The Complete Guide to Navigating Florida's Minimum Wage Laws
Owning and operating a business comes with a plethora of expenses, and among the largest of these expenses for most employers is paid out to employees in the form of wages. Right now, the federal minimum wage for all workers in the United States is $7.25 per hour; however, many states have gone on to pass their own set of regulations stating minimum wages higher than what's required by the federal government.
Florida is one of those states whose regulators are demanding a higher minimum wage than what the federal government mandates. Starting on January 1st, 2019, the minimum wage is $8.45 per hour, an increase of $0.20 over the previous $8.25 an hour minimum wage. Furthermore, workers that receive compensation in the form of tips must be paid a minimum of $5.44 an hour and earn a minimum of $3.02 in tips.
The Department of Economic Opportunity (DEO) in Florida has led the charge for the increase in January and will continue to adjust this wage in accordance to the fair market wage rates based on the Federal Consumer Price Index for Urban Wage Earners and Clerical Workers in the Southern Regions.
Florida's government reconsiders the minimum wage every year on September 30th and bases their decision largely on the Consumer Price Index, which typically rises in small increments every year.
Currently, there is no news of legislation that would suggest another minimum wage increase in the near future; however, there are several state legislators that have advocated on behalf of a $15 per hour minimum wage. Despite there being no current news, it would be wise of employers to watch closely and prepare for the possibility of a $15 minimum wage come the first day of 2020. It's also very possible that with each year from now, the minimum wage will gradually increase the reach the $15 threshold.
Since every business differs in the amount and type of workers they hire, there is no one size fits all solution to prepare for increases in the minimum wage; however, I can provide a few tips that businesses have used in the past to prepare for such an event.
1. Run a break-even analysis with your costs adjusted for more expensive labor and ensure your price points will still be capable of returning a profit. If your business is no longer capable of exceeding its break-even point with a minimum wage increase, you'll have to either cut costs of operation, increase costs of the goods and/or services you provide, or both.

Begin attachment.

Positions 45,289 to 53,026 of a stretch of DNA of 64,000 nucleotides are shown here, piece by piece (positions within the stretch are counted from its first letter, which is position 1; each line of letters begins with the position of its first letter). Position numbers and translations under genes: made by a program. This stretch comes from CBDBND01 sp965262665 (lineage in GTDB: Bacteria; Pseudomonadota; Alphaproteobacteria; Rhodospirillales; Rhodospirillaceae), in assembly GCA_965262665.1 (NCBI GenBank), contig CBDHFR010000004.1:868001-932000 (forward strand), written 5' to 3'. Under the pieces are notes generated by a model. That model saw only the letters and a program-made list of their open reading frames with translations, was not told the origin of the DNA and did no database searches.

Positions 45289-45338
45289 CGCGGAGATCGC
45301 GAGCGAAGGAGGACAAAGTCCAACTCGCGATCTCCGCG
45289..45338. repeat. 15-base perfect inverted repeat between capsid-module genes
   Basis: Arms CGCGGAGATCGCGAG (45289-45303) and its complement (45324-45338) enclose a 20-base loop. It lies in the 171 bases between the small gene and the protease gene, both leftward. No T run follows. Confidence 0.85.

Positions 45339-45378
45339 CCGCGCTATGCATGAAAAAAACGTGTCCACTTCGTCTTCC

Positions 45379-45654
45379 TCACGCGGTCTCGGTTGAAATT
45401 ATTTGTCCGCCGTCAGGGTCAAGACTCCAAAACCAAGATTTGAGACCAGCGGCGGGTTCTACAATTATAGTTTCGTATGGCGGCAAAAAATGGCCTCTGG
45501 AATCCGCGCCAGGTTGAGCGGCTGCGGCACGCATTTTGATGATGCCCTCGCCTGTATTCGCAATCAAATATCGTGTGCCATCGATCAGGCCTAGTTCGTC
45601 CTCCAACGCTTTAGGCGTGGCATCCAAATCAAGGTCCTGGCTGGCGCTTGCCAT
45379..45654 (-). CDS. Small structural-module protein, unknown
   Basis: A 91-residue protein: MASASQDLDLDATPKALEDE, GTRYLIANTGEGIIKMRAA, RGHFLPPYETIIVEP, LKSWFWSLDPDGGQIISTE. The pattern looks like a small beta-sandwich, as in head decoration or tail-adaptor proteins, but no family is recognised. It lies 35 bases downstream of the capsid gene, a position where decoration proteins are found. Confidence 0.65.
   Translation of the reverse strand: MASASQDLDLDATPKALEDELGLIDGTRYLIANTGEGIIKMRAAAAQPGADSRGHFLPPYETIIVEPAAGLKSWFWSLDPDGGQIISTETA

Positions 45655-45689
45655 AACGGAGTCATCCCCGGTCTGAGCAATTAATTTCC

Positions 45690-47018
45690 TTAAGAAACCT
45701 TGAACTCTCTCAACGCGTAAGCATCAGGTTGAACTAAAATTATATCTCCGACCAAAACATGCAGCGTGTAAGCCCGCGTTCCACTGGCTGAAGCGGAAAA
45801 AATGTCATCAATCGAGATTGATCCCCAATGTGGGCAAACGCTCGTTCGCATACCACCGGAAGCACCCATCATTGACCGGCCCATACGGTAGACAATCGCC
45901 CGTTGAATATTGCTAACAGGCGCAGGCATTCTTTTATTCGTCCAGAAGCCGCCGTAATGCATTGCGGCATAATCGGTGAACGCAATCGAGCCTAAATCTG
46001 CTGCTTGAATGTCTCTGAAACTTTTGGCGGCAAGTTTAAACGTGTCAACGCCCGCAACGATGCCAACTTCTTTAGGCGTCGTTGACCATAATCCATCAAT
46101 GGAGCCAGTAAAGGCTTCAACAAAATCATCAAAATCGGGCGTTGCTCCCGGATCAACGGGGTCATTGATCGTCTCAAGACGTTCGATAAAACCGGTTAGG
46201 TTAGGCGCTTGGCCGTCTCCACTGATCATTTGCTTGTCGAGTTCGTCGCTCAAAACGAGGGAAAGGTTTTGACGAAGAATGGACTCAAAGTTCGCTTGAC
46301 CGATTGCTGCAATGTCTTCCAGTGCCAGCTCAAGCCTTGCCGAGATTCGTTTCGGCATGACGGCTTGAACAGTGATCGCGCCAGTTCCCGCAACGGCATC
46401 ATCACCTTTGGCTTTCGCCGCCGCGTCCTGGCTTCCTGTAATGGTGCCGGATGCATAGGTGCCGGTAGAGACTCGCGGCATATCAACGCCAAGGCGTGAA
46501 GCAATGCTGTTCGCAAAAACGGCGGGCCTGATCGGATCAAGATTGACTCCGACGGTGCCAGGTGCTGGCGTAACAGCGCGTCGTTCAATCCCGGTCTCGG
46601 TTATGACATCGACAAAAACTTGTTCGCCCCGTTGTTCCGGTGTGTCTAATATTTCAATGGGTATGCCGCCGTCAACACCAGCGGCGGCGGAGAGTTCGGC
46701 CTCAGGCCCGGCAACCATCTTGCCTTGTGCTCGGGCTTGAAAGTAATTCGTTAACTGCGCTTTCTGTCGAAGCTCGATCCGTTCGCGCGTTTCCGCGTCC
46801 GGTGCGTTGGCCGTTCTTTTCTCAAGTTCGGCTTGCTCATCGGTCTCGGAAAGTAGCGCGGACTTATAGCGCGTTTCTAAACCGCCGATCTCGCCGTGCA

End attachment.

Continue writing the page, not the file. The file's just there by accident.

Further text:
2. Prepare your hiring department for a minimum wage increase. Minimum wage increases will impact your ability to scale your business, so you'll need to create different hiring scenarios based on the minimum wage. If you were planning to hire 10 employees at $8.45 an hour, you may need to consider hiring only 9 employees at $9, and so on.
3. With technology becoming more advanced, as a business owner with a duty to provide returns to shareholders, you may need to start utilizing technology that decreases labor costs or eliminates labor costs altogether. Automating things like clerical work, manufacturing work, and customer service positions may be the only way you continue being profitable despite a rising minimum wage. One recommendation I can make is to utilize the tools offered by Hubworks. Their software and hardware solutions like Zip Clock and Zip Schedules provide excellent automation of tasks that should help to lower overall operating costs.
4. Hiring workers at a higher minimum wage isn't always a bad thing. One tip I suggest would be to hire employees that have an inherent future with your business. These are people that are currently studying and building skills that your business may leverage in the future at higher levels. Building steady long term relationships with employees who started at the bottom and move up the ladder into management positions almost always proves to be a valuable strategy. Since the wage is already higher than before, you can attempt to promote employees with bonus schemes or commission instead of raising their wages.
5. I strongly advise business owners to utilize cutting edge software that automates financial forecasting. Conduct future forecasts by using the Zip Forecast automation software, which creates a future inventory and employment plan, and gets hands-on with business vital data at different wage price points.
As a business owner, there is not much you can do to prevent wages from rising. As inflation impacts pretty much every aspect of our economy, your operating costs are bound to rise. With that said, the cost of the goods and services you provide will also need to increase, and since people are making more money, that makes sense.
The best advice to any business owner fearful of minimum wage increases is to be prepared. Minimum wage increases will happen regardless, and the only option business owners have is to plan and prepare for multiple different minimum wage increase scenarios.